Online Shopping Has Changed The Retail Landscape

It’s no secret that online shopping has taken a big chunk out of traditional brick & mortar stores.  It seems every year, online sales records are shattered.  Cyber Monday 2016 was record breaking.

I know I love shopping online when I have the opportunity.  For me, as long as I can get what I want better or near the same price, I’ll buy online more often than not.  I will even pay a little more sometimes.  I figure my time saved in not having to go get the item (plus gas) makes up for the cost.

Brick & Mortar Stores Are Not Going Away

In spite of more and more shopping being done online, people still go to stores.  Parking lots still get full on busy days.  Even throughout the year, there are some places that are always packed.

I don’t ever see a time where physical stores go away.  You’ll always have people that want to browse.  There will always be items that simply don’t lend themselves to buying online.  Some items are impulse buys and even drone deliveries will often take too long compared to buying something on the spot.

You’re always going to have stores.

My Theory On Shopping Malls Dying While Shopping Centers Growing

Around where I live, we have several shopping malls within a 15 mile radius.  While most stay busy, there isn’t talk of

Image from Morguefiles courtesy of Jusben

any new ones.  There are a couple that, while not struggling, are definitely showing some signs of stress.  Renovation projects at nearby malls are infrequent and cosmetic.

Meanwhile, shopping centers are still going up like crazy.  Within just a few miles, it seems a new shopping center goes up every month and are full almost immediately.  And, it’s not like older shopping centers are dying.

So why is this?

My theory is that online shopping has taken enough of a chunk to where shopping at the store is no longer the event that it used to be.  Back before online sales, if you needed to go out, you could make a whole day of it.  Going to ten stores to buy all sorts of different things was not out of the norm.  So, why not drive to one place and have it all right there for you?  The mall was perfect for this.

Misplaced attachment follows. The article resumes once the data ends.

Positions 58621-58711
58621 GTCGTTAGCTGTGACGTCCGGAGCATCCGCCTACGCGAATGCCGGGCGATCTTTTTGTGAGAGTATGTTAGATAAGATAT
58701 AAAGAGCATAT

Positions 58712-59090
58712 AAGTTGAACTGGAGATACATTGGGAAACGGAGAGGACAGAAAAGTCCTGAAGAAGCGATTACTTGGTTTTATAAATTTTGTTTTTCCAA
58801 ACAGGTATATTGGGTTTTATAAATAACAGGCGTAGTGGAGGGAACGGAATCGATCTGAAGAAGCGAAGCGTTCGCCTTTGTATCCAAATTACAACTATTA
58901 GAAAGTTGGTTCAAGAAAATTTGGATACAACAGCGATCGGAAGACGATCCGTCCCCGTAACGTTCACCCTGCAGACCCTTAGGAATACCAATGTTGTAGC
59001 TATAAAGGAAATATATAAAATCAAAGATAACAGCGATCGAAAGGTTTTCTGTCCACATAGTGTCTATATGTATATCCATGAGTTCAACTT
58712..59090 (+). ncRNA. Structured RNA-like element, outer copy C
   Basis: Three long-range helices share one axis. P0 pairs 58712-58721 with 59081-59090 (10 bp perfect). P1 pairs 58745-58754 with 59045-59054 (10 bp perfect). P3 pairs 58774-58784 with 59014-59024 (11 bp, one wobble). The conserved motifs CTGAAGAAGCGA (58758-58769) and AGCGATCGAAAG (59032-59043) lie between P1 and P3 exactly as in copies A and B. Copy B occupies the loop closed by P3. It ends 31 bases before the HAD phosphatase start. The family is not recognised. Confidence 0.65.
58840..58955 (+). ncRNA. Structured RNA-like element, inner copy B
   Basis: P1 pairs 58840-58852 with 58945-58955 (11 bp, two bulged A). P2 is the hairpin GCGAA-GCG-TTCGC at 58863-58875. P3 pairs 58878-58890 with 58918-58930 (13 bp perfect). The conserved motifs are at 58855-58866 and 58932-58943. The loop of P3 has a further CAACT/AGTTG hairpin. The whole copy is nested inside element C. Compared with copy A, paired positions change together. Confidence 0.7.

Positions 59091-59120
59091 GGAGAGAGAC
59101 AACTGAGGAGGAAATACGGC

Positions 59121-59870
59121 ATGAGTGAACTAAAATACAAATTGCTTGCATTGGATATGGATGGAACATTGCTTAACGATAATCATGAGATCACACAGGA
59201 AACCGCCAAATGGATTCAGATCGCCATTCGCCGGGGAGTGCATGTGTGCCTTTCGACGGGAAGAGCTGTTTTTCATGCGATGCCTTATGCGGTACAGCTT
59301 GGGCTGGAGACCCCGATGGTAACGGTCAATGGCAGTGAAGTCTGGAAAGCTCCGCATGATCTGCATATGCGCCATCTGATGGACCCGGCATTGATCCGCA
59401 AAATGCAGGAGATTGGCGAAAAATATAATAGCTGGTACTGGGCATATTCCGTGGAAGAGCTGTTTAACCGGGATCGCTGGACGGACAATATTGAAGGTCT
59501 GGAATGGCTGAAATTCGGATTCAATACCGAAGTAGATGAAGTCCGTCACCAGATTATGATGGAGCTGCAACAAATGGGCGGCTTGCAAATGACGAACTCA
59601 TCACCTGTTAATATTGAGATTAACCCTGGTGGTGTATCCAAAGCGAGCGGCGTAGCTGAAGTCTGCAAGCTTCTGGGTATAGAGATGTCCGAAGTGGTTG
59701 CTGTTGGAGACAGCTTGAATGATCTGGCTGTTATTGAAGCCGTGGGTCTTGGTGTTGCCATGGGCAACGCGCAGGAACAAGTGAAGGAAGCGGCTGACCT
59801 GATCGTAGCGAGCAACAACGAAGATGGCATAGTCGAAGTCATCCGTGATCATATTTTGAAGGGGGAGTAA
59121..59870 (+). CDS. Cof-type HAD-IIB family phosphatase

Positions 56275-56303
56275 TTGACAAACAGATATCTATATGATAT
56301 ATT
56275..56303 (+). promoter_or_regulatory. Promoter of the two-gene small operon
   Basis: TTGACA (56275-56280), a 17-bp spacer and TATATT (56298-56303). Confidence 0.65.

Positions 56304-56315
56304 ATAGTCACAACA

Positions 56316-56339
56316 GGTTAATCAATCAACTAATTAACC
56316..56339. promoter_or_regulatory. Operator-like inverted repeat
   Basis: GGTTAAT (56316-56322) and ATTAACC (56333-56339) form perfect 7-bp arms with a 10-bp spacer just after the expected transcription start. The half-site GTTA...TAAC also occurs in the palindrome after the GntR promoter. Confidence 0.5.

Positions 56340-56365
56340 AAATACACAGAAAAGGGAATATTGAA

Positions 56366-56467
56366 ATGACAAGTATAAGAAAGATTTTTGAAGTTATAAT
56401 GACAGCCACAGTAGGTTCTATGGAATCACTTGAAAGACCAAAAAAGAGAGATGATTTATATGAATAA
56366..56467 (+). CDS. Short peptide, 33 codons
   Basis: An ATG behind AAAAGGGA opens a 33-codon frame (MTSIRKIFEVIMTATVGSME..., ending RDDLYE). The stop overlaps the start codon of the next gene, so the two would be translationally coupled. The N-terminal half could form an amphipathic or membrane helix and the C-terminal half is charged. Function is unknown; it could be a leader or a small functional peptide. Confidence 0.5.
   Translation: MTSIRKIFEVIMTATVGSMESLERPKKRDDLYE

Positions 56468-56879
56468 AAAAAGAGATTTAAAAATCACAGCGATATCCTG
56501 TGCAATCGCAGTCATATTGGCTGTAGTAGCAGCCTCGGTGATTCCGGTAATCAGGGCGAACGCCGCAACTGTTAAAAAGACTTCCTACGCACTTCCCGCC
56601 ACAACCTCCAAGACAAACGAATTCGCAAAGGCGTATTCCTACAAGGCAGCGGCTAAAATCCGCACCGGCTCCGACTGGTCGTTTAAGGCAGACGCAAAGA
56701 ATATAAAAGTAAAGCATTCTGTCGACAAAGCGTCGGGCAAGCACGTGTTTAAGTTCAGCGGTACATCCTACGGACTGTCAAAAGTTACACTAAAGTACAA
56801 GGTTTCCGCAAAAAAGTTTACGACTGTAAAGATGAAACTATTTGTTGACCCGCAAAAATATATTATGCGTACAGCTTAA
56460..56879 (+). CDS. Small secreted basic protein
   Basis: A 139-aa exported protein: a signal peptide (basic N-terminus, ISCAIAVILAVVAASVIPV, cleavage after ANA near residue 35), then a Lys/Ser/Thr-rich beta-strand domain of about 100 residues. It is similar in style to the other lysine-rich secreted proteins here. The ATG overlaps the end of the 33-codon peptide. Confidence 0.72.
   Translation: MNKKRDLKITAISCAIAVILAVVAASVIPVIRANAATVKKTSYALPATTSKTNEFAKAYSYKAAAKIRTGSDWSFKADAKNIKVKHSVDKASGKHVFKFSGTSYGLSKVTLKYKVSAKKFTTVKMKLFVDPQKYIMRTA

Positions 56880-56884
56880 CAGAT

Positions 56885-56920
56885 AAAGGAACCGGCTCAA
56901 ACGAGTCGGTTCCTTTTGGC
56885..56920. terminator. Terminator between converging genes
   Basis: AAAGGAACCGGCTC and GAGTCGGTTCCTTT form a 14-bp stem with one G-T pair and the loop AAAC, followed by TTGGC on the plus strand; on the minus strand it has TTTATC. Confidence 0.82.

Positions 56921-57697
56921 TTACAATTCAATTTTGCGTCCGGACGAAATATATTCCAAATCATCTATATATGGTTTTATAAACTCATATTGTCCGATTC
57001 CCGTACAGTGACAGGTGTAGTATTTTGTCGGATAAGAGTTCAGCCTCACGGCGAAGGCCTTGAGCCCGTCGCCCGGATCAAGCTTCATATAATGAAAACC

Malls Are A Burden

Now, with online shopping, people still need to go out, but they no longer need to spend all day shopping.  Instead of spending a whole day shopping, they might need to just stop at one or two places.  When having to run into just one or two stores, the mall suddenly becomes very inconvenient.

Even if the frequency of these types of stops increases, meaning that people make more per month, people would still rather run in and out.  Who wants to deal with parking, making a long walk in, having to walk all around a big mall, just to make one or two stops?  Nobody.

Everything that once made the mall the center of retail is now working against it.

Do Malls Have A Future?

With all of this, can the decline of the mall be reversed?  Who knows?  I certainly don’t see any movement that would suddenly reverse the trend of online sales, but there could be something else to change the landscape.  It’s hard to tell.

I think that the stagnation of malls will continue.  What you might see is that more and more malls will contract as they continue to age and owners realize that the cost of upkeep is no longer worth it.  Big box retailers seem to be struggling, and as they traditionally act as anchors to shopping malls, this is an ongoing risk.  As more big retailers close, the mall could die off quickly.

Malls typically also take up many acres of real estate.  Depending on the location of the mall, there might not be a big chunk of land, so a mall parcel could be very attractive.  Think of all the houses that could be built.  Or office buildings.

Or even shopping centers.

Readers, how are malls doing where you live?  Do you find yourself making less frequent visits than you once did?  What are your thoughts on the future of the once mighty shopping mall?

Copyright 2017 Original content authorized only to appear on Money Beagle. Please subscribe via RSS, follow me on Twitter, Facebook, or receive e-mail updates. Thank you for reading.